Chapter 3: Pulling Strings

In This Chapter

check.png Pulling and twisting a string with C# — just don’t string me along

check.png Matching similar values

check.png Doing other string operations, such as searching, trimming, splitting, and concatenating

check.png Parsing strings read into the program

check.png Formatting output strings manually or using the String.Format() method

For many applications, you can treat a string like one of the built-in value-type variable types such as int or char. Certain operations that are otherwise reserved for these intrinsic types are available to strings:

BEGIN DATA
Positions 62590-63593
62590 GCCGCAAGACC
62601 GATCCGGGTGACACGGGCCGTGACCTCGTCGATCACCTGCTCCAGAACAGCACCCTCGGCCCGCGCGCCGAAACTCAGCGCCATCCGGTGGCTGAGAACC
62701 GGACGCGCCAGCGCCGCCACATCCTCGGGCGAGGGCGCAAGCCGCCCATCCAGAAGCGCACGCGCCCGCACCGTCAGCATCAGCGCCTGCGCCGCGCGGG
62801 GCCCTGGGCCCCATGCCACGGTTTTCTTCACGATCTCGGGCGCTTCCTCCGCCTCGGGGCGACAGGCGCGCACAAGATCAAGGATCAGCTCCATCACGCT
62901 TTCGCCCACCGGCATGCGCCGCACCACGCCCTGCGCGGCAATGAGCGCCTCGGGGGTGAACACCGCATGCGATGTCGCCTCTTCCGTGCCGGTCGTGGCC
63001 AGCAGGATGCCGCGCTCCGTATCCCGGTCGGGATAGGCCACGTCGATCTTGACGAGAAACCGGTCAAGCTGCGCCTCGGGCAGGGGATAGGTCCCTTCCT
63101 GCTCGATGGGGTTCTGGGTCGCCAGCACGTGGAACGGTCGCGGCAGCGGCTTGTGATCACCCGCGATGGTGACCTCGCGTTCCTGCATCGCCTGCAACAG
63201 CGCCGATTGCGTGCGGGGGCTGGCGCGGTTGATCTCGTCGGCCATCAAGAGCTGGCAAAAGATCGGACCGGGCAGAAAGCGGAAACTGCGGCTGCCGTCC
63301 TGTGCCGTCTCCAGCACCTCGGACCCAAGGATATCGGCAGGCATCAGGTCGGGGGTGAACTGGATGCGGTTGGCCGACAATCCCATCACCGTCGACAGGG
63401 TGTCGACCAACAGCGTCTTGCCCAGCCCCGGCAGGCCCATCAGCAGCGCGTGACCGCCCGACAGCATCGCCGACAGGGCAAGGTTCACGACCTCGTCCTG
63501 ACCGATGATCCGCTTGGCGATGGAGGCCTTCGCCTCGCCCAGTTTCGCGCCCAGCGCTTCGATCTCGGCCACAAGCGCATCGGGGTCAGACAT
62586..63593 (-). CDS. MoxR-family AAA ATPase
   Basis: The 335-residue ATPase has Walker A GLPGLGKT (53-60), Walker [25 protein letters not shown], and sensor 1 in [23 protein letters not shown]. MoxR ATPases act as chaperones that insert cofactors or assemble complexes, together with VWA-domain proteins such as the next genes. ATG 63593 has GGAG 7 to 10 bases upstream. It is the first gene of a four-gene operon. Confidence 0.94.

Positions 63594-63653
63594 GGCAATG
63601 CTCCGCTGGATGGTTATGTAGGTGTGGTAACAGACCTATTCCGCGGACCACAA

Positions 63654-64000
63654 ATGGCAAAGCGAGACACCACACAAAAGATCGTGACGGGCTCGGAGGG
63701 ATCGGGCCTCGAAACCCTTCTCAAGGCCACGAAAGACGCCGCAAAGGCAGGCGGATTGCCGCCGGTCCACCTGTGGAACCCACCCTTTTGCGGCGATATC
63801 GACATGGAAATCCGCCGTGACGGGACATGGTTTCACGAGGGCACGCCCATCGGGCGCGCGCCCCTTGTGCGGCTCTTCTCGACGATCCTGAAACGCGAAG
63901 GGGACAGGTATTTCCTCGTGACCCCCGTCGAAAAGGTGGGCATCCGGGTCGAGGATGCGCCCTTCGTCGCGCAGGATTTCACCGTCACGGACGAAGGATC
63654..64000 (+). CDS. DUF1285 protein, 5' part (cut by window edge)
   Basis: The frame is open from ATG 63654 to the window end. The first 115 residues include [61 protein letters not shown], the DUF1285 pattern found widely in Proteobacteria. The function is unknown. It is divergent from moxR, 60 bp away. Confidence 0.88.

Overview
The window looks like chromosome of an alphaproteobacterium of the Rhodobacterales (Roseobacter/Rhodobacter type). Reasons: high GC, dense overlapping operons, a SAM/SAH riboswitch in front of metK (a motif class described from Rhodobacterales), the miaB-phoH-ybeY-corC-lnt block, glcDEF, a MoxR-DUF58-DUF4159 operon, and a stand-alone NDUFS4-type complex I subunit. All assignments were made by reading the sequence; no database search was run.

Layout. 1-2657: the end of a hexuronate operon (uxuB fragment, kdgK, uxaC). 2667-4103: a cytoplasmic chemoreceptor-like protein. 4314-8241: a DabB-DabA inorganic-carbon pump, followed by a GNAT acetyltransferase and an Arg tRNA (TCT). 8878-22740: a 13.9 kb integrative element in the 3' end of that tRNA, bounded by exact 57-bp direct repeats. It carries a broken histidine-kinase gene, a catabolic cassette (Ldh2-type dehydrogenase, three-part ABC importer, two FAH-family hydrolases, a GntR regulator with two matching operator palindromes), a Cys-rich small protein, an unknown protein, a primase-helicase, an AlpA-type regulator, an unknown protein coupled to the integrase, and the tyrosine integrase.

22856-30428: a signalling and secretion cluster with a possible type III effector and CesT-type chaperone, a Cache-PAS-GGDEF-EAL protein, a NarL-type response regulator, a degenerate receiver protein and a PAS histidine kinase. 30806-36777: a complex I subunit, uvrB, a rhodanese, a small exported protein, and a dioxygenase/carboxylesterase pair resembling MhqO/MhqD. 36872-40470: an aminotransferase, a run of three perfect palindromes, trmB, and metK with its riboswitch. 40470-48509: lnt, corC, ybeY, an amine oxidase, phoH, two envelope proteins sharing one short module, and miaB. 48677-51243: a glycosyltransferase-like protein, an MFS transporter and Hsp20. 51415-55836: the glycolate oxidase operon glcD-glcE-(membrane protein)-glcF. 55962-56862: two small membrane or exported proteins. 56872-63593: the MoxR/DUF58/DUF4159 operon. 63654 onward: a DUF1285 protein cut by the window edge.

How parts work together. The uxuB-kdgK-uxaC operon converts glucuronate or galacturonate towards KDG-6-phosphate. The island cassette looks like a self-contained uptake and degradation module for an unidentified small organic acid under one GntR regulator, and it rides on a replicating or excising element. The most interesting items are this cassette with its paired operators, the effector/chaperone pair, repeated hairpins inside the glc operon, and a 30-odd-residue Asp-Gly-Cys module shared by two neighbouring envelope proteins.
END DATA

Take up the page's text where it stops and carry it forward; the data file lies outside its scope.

int i = 1;          // Declare and initialize an int.

string s = “abc”;   // Declare and initialize a string.

In other respects, as shown in the following example, a string is treated like a user-defined class (I cover classes in Book II):

string s1 = new String();

string s2 = “abcd”;

int lengthOfString = s2.Length;

Which is it — a value type or a class? In fact, String is a class for which C# offers special treatment because strings are so ...

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